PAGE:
(LifeWire) -- Carol Ann Carnese never considered herself an anxious person. Except when it came to wet wood.
Does this small creature terrify you? You might have sciurophobia - the fear of squirrels.
"If I saw someone lick a wooden spoon, I had to turn away," says the 41-year-old massage therapist from Portland, Oregon.
"I'd break out into a sweat ... and I'd just get sick to my stomach. I could not even look at someone with a toothpick in their mouth."
It wasn't just looking at wet wood that freaked her out. It was touching it, too.
"I could not eat Popsicles to the end," Carnese explains. "As soon as I got close to the end, I would give it to my kids. I would not even own wooden utensils because I could not wash them. Not even in the dishwasher because they would still be damp when they came out."
Until Carnese was treated by a professional -- a process that involved gradual exposure to wet wood to "reprogram" the way she thought about it -- physical contact with wet trees, fences and the deck surrounding her hot tub was out of the question. (Instead, she would wear slippers to walk back to the house post-soak.) See some examples of unusual phobias »
A common affliction
Carnese's fear of seemingly innocuous objects and situations is no anomaly. Phobias are the No. 1 psychiatric illness in women of any age and the No. 2 in men older than 25, according to the American Psychiatric Association.
A "specific" phobia, or an "excessive and unreasonable fear of a specific object, place or situation," afflicts about 19 million people in the U.S., according to the Anxiety Disorders Association of America. Fears can range from the relatively commonplace fear of closed spaces, or claustrophobia, to the more unusual, such as a fear of dolls or children, known as pediophobia.
"Phobias can affect anyone," says Elizabeth Lombardo, a clinical psychologist in Wexford, Pennsylvania. "So many highly functioning people have them. It doesn't matter your socioeconomic status, your intelligence level."
Being rational doesn't help
Even realizing that a doll or a wet popsicle stick is harmless doesn't help sufferers overcome their phobias.
"Knowing that it isn't rational or it doesn't make sense doesn't help them get over their fear," Lombardo explains. "Your mind says it's not rational, but your body says, 'Yeah, but I'm scared.'"
Just ask Bryan Schultz, 36, who is afraid of "any small, furry animal that gnaws on things."
"Rabbits and squirrels are especially terrifying for me, but even non-rodentia, like ferrets, freak me out," says the copywriter from State Center, Iowa. "I work right next to a park with many trees, and I have to honk the car horn to scare any critters away before I open the door on many mornings."
"I recognize rationally that it's funny," says Schultz, who doesn't consider himself a "fearful" person. But that doesn't stop his heart from doing backflips when he encounters a squirrel.
Rather than seek professional help, which often involves confronting the feared object or situation directly, phobics may try to manage their anxiety through avoidance.
"I've never sought treatment, partly out of embarrassment and partly because I've learned to cope by making small modifications," Schultz says.
Instead of walking on the sidewalk, he quickly moves to the street if he spots a squirrel in his path. When a carpool buddy intentionally parked under a tree filled with squirrels as a prank, "I had to honk the horn and sit in the car for seven minutes" after his colleague had gone into the office, Schultz says.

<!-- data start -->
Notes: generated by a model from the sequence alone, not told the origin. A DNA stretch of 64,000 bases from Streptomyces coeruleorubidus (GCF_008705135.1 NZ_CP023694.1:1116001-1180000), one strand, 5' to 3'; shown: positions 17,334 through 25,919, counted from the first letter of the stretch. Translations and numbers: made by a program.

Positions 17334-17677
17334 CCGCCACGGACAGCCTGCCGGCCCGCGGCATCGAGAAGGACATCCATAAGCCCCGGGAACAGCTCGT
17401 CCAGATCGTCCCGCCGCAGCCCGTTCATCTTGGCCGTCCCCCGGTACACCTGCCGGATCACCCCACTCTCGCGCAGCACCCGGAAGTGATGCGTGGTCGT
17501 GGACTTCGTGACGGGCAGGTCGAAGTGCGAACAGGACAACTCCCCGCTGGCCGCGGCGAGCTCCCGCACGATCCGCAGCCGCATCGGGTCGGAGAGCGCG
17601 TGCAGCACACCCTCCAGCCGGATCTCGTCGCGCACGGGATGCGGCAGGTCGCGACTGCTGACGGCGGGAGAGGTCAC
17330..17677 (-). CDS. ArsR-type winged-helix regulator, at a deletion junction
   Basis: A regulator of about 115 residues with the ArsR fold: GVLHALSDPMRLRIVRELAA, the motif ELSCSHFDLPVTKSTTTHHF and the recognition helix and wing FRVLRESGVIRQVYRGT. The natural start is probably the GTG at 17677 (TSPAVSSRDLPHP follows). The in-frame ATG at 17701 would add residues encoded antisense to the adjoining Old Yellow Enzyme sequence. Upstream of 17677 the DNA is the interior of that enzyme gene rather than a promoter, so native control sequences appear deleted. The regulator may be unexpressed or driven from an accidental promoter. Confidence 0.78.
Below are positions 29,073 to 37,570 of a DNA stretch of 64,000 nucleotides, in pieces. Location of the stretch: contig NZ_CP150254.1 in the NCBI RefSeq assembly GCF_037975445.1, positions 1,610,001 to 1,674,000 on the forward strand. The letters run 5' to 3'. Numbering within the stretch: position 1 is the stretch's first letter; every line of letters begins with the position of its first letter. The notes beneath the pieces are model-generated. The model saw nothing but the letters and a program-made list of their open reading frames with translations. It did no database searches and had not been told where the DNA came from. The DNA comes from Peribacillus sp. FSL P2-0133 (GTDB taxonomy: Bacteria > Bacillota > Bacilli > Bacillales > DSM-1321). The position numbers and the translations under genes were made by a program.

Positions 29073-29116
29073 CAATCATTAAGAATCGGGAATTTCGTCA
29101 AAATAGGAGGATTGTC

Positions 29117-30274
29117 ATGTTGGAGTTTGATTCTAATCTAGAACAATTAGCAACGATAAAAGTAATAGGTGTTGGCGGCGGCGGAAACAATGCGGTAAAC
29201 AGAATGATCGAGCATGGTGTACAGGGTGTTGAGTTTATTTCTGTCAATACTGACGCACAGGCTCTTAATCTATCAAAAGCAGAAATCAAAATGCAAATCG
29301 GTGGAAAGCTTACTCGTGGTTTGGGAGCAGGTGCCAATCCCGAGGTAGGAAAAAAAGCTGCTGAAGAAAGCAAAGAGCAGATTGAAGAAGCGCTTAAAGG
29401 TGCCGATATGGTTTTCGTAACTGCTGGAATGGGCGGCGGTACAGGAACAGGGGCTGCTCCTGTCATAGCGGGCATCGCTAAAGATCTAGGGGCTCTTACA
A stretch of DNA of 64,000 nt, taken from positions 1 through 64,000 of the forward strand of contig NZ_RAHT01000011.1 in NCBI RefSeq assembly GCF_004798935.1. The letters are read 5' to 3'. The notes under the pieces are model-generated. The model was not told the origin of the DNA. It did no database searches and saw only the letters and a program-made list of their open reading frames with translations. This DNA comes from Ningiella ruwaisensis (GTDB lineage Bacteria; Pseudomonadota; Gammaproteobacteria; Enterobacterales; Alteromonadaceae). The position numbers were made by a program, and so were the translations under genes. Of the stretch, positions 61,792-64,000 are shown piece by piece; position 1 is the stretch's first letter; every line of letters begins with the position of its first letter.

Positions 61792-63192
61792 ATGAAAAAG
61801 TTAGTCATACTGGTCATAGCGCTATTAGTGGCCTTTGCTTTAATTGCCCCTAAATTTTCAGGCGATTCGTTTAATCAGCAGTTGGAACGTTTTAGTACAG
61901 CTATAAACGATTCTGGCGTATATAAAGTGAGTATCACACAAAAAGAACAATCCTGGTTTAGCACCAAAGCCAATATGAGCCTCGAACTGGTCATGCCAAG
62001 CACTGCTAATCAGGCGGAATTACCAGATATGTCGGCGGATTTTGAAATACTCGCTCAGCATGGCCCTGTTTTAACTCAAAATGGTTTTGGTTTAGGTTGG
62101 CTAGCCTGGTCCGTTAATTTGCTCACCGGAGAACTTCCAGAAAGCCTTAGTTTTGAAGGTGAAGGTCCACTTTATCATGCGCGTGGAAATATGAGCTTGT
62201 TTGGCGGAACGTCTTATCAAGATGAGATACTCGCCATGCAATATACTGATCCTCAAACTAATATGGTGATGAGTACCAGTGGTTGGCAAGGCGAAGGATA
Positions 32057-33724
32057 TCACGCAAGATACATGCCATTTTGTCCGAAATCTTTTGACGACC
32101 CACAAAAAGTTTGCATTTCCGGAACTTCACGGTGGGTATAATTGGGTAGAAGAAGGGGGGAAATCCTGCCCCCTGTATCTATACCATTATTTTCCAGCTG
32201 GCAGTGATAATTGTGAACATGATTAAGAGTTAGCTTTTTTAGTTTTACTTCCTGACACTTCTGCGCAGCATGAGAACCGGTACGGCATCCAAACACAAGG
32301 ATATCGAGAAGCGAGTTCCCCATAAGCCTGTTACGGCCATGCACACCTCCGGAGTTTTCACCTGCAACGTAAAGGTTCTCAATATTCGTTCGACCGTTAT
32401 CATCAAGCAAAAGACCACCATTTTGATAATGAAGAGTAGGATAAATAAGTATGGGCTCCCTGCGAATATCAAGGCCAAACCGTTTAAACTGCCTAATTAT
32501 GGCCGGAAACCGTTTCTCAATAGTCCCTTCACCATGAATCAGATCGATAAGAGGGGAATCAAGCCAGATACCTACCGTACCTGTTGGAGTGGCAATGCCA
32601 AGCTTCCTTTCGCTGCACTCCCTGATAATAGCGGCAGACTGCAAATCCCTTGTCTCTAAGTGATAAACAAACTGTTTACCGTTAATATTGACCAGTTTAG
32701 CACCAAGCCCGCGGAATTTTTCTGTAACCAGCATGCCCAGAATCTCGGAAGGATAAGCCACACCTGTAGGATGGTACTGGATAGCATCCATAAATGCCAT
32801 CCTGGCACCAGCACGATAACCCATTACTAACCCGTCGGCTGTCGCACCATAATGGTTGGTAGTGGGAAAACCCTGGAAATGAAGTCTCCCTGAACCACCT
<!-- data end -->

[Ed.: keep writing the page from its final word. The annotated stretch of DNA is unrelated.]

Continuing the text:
Peyton Pinkerton, 37, guitarist with the band Pernice Brothers, battles a similar impulse to flee the object of his personal phobia: clowns.
"I was yelled at by a birthday party clown when I was about 4 years old and have been absolutely terrified of them ever since," says the resident of Northampton, Massachusetts.
"If I'm surprised by seeing a clown, it's like snakes or rats. My fight-or-flight response kicks in," Pinkerton says. "I have run out of malls, fairgrounds, etcetera, on repeated occasions."
Face, don't flee, the fear
Avoidance and other quick fixes are no substitute for treating the phobia, Lombardo says.
"That's what we call a Band-Aid reaction," she says. "It perpetuates your fear."
The good news, Lombardo says, is that phobias can be cured. If you're suffering from one, she suggests the following:
• Go easy on yourself. "People are so embarrassed by this," Lombardo says. "They think there's something wrong with them." But, she says, not beating yourself up is key.
• Remember to breathe. "When people are confronted with their fear, their distress level increases," Lombardo says. "Deep breathing is always a good thing."
• Seek counseling. Cognitive behavioral therapy (CBT), which Lombardo practices, can often help patients kick their phobias in eight to 12 sessions. CBT focuses on changing self-destructive ways of thinking.
• Face the music. Facing the feared object head-on is important. "You're retraining your body in addition to your mind. It's like putting your feet in a hot bathtub or cold pool: You wait a little bit, and your body gets used to it," Lombardo says.
LifeWire provides original and syndicated content to web publishers. Michelle Goodman is a freelance writer and author of "My So-Called Freelance Life: How to Survive and Thrive as a Creative Professional for Hire."
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